A raised eyebrow sets Jones off on a favorite subject, honesty:

"Because I am against making money? No, because I am against fraud, against deception. I am honest beyond your ability to comprehend the term."
24 years ago Arthur Jones flew 63 baby elephants out of Africa to "save their lives." And apparently had over 90 at one time. How many are alive today?


Big Al said...

I find records of 46. I have no idea where the 90 figure came from.

of the 46 elephants 29 are still alive. 10 of the 17 elephants that have died have no name listed and no date of death. Leading me to believe that they died very young possibly during their transportation to the U.S. I have no proof of this just my thought.

Big Al said...

Of the 7 elephants that died with a date listed 6 lived longer then the median 16.9 years of the "European Zoos" 17, 19, 21 23, 25 and 26 . Only 1 died younger at age 14.

The rest of the 29 elephants still alive range in ages from 26 to 30 years old all well above the ages given in the study.

My study is no less scientific the the European study.

B.E.Trumble said...

Big Al's number -- somewhere around 50 sounds a bit more plausible than 90something. But again, the Vet School records at UF should have some real numbers. Certainly would put it past Jones to have inflated the number. He was an animal dealer before he made his fitness fortune and literal truth never stopped most dealers from telling a good story.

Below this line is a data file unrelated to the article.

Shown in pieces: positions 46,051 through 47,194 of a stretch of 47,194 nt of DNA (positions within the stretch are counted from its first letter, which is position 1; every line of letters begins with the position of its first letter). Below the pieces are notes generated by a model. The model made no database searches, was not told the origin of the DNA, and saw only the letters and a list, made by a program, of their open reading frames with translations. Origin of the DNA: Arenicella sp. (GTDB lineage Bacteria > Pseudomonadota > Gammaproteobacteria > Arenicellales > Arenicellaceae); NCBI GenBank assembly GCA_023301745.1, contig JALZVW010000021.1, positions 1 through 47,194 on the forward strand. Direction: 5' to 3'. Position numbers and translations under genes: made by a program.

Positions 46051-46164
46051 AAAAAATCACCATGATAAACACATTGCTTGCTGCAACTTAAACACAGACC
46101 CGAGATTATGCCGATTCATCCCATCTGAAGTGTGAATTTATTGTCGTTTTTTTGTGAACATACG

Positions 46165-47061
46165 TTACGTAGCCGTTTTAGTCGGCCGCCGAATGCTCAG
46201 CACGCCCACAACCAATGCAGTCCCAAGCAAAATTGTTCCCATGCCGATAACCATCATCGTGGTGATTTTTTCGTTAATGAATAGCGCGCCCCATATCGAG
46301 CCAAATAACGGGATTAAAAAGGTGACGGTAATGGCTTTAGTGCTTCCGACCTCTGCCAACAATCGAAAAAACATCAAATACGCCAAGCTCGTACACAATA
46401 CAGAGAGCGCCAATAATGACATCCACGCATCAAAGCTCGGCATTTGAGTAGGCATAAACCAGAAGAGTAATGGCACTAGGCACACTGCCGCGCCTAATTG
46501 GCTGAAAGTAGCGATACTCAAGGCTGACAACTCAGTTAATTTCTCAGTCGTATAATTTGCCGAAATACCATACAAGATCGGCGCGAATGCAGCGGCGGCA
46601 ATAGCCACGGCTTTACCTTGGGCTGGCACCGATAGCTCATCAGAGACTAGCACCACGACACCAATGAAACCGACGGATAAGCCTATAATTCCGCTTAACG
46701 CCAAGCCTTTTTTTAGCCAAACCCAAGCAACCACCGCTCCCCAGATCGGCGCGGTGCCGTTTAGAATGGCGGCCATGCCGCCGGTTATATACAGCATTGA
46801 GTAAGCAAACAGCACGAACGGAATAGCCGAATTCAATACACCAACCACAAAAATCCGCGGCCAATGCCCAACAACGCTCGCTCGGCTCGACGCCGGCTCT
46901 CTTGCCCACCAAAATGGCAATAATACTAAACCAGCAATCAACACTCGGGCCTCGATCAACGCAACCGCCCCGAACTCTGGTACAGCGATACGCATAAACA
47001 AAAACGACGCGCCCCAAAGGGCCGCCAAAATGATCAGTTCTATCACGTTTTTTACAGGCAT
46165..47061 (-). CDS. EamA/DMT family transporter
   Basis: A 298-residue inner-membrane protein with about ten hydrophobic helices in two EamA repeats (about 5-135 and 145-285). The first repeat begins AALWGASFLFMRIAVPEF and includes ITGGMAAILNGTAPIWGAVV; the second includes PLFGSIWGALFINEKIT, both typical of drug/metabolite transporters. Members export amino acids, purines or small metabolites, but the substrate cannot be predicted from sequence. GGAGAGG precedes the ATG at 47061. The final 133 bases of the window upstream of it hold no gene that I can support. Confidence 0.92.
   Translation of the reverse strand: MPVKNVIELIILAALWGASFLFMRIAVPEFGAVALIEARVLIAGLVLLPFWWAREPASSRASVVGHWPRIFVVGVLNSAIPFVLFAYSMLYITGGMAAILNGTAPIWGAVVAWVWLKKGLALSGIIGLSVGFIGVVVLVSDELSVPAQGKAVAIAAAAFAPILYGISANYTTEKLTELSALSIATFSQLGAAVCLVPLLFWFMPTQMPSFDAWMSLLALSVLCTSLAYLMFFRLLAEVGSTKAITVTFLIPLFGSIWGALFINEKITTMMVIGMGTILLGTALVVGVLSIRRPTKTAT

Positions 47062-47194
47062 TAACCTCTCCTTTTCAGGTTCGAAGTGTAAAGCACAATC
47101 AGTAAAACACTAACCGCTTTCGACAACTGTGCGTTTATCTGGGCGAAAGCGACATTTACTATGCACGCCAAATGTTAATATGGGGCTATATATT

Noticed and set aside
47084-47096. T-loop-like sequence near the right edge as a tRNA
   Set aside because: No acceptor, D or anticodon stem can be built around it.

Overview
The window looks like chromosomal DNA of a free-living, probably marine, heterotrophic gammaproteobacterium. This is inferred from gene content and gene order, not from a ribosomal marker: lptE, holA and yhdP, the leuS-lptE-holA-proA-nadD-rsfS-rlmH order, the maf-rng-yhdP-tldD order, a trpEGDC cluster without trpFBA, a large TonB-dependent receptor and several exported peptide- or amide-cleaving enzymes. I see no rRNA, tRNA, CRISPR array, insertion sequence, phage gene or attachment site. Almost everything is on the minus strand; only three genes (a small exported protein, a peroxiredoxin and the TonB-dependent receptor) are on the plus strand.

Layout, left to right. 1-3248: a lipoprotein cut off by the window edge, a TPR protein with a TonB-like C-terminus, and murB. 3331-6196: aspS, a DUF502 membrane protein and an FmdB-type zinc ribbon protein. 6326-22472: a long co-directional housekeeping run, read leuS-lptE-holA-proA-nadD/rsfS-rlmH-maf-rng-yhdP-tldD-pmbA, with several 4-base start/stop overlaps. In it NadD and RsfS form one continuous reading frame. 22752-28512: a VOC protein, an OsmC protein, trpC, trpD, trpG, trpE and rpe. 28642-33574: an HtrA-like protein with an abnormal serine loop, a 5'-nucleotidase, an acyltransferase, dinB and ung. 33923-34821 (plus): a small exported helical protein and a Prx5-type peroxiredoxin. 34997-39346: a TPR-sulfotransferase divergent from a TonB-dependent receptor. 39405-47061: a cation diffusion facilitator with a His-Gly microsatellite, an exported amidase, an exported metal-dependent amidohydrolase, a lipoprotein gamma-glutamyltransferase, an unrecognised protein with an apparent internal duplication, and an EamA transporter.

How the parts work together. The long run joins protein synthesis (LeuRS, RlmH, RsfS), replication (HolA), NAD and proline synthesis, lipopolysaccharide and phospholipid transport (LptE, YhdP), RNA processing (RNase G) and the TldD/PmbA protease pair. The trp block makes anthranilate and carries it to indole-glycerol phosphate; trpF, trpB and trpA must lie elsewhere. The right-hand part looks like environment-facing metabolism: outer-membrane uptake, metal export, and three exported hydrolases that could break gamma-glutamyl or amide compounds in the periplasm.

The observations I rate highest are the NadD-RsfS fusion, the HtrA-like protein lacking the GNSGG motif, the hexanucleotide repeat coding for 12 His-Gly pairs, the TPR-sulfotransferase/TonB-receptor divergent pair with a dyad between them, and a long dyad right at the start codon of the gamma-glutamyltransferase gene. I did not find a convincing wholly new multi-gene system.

Wade G. Burck said...

Ben and Big Al,
According to Dale Tuttles numbers there were 96. 10 died, 37 sold, 49 that he counted still there? Were the ones sold, sold to private individuals or to zoo's? A point is that the records kept for captive animals in the past was quite checkered. We dispute the findings of the studies, yet have sketchy at best records to validate the captive claims. Jackpots are a circus phenomena, not much good world wide for validating anything.

Wade G. Burck said...

Is anyone quoting Dan Koehls data base of 36 elephants relocated and 10 deaths for a total of 46 elephants?
Of th 36 elephants listed as surviving 17 went into private hands, and 17 went to zoos, and two went to a sanctuary. Of the 7 deaths listed of those 36, 5 occurred in private hands, 1 at the sanctuary, and 1 at a zoo.

Wade G. Burck said...

In reference to Joneses integrity, I will refer you to this quote: "No, because I am against fraud, against deception. I am honest beyond your ability to comprehend the term."
Are you trying to tell us, that interview's are self serving, and not to be taken to serious? Some folks chose the best 0 the best based on such things. How can they not be true?

Steve said...

Is there any way of finding out just how many Africans were imported without any doubts?

On Big Al's figures we appear to be looking at what might have been a worthwhile exercise. How do we find out for sure?

Also, is there any way of establishing how many of the imports went on to breed?

This data, if able to be proven accurate, might be very useful in the not too distant future.

Wade G. Burck said...